“Dread is me culture, know wha’ I mean? Me could not a sing reggae music and really be a man that trim. Ha fe be a dread. When I say dread, a Rastaman, know wha’ I mean? I ha fe dread because every song that I sing is dread. The way I sing it is dread. Yeah, the music itself dread… Just I way deh. One o’ the humble, one o’ de meek, one o’ de cool, but very vicious when I deal with music… A real reggae singer ha fe be forceful. A forceful reg¬gae singer will always survive. Reggae music, man—it might look simple, but it naw so simple, you know. You ha fe ready and you ha fe ready with the punch. You ha fe ready to attack and very swift. You see a karate man punch a man, you know, and move again. Well it’s just same way reggae. You ha fe tense your body to sing reggae.”
Albert Griffiths founded the Gladiators in 1966 after some success on his own. The group scored their first hit, produced by legendary producer Coxsone Dodd, with “Hello Carol” in 1968. During the ’70s the Gladiators made their way through releases on labels like Studio One, Upsetter, Virgin, and Groovemaster. 1980 found the Gladiators working with producer, and pre-“Electric Avenue” hitmaker, Eddy Grant on the album Gladiators, which also featured members of the band Aswad lending a musical hand.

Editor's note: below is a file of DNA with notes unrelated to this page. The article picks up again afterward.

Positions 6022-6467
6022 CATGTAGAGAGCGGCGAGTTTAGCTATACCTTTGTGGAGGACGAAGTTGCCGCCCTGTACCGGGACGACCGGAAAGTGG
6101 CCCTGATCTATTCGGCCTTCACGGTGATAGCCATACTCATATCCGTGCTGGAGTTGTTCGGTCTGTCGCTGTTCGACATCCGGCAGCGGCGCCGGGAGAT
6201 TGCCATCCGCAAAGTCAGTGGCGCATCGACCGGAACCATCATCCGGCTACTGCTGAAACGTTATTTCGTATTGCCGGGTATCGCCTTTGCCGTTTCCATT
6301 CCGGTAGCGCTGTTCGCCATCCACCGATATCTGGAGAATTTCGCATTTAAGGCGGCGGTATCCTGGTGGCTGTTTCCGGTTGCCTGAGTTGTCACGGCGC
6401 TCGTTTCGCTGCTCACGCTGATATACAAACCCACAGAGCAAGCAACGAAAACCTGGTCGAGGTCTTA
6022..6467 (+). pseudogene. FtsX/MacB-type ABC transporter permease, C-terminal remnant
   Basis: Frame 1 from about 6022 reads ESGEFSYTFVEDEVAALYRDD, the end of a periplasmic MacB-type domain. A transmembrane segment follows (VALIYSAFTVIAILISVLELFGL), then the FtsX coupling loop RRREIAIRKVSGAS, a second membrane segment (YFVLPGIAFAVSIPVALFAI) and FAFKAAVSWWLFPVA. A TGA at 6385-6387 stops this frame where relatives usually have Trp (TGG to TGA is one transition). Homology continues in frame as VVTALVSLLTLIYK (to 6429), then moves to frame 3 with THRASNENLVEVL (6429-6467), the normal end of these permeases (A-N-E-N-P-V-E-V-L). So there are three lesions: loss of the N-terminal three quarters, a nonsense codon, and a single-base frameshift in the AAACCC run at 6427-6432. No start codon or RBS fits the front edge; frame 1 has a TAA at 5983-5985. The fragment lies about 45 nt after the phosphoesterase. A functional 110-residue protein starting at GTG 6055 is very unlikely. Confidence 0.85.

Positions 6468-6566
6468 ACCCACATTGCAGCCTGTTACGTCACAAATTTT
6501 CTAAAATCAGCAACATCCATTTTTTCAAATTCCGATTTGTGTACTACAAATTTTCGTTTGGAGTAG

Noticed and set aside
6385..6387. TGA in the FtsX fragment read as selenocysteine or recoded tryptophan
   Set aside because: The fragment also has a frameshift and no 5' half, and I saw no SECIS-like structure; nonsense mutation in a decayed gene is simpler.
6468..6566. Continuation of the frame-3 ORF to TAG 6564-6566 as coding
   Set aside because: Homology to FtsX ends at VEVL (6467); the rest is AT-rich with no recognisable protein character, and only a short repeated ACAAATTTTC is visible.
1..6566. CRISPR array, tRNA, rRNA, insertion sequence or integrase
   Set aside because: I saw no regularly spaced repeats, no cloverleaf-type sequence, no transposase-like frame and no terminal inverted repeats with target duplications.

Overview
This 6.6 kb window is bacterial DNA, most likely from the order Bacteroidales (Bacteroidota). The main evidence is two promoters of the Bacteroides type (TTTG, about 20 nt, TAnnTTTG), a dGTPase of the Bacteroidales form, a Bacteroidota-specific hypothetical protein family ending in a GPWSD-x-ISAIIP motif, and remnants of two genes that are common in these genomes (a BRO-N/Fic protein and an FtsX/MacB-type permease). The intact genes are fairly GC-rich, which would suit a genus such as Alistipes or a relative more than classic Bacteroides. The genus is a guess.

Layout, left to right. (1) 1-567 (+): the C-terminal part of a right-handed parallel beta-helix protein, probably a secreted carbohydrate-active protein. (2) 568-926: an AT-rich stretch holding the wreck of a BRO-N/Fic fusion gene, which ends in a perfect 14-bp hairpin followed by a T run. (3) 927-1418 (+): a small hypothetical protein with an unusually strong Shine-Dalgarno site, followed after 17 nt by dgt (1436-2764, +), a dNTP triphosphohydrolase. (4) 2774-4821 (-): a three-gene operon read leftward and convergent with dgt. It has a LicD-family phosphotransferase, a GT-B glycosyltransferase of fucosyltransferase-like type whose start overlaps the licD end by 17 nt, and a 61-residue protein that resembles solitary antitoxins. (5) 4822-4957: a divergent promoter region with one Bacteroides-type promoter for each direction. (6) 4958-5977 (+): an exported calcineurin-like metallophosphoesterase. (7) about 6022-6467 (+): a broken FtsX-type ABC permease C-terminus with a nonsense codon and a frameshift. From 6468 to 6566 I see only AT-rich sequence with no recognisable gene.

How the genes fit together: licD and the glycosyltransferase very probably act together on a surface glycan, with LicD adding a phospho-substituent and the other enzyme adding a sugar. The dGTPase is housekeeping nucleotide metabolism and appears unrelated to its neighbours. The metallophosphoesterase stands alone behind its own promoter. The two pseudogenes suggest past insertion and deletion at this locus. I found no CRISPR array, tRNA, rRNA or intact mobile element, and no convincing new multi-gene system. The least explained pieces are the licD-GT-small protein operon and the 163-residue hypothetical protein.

On 1982’s Symbol Of Reality, their first for the Nighthawk Records label, they revisited their own catalog of songs re-recording their classics, “Dreadlocks The Time Is Now” (appearing here as “Streets Of Gold”), “Watch Out” and “Big Boo Boo Deh” (returning retitled as “Cheater”) while also paying homage to The Wailers with covers “Small Axe” and “Stand Alone,” both written by Bob Marley.
The reissue has been overseen by original Nighthawk Records’ producer Leroy Jodie Pierson and Grammy® Award-winning producer, Cheryl Pawelski, and has been remastered from the original tapes by Grammy® Award-winning engineer, Michael Graves.
The remastered LP contains the original album’s track list with liner notes and a gatefold jacket.